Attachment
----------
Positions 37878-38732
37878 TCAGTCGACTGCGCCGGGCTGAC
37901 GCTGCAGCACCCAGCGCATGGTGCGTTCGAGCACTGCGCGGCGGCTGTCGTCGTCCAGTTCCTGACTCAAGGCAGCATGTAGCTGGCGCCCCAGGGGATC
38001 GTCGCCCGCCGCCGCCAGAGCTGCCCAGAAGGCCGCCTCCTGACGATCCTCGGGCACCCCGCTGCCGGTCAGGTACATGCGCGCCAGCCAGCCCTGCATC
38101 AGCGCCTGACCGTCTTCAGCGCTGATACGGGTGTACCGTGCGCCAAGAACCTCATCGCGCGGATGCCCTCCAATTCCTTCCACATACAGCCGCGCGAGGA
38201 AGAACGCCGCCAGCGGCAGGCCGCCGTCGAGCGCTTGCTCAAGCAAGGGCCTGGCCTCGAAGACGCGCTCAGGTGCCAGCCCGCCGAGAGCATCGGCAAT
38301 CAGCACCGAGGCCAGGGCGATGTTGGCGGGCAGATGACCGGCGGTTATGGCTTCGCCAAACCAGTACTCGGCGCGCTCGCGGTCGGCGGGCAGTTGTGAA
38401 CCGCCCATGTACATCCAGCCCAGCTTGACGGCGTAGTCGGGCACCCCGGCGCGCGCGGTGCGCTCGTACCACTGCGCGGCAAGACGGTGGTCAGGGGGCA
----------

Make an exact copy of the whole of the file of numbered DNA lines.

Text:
Positions 37878-38732
37878 TCAGTCGACTGCGCCGGGCTGAC
37901 GCTGCAGCACCCAGCGCATGGTGCGTTCGAGCACTGCGCGGCGGCTGTCGTCGTCCAGTTCCTGACTCAAGGCAGCATGTAGCTGGCGCCCCAGGGGATC
38001 GTCGCCCGCCGCCGCCAGAGCTGCCCAGAAGGCCGCCTCCTGACGATCCTCGGGCACCCCGCTGCCGGTCAGGTACATGCGCGCCAGCCAGCCCTGCATC
38101 AGCGCCTGACCGTCTTCAGCGCTGATACGGGTGTACCGTGCGCCAAGAACCTCATCGCGCGGATGCCCTCCAATTCCTTCCACATACAGCCGCGCGAGGA
38201 AGAACGCCGCCAGCGGCAGGCCGCCGTCGAGCGCTTGCTCAAGCAAGGGCCTGGCCTCGAAGACGCGCTCAGGTGCCAGCCCGCCGAGAGCATCGGCAAT
38301 CAGCACCGAGGCCAGGGCGATGTTGGCGGGCAGATGACCGGCGGTTATGGCTTCGCCAAACCAGTACTCGGCGCGCTCGCGGTCGGCGGGCAGTTGTGAA
38401 CCGCCCATGTACATCCAGCCCAGCTTGACGGCGTAGTCGGGCACCCCGGCGCGCGCGGTGCGCTCGTACCACTGCGCGGCAAGACGGTGGTCAGGGGGCA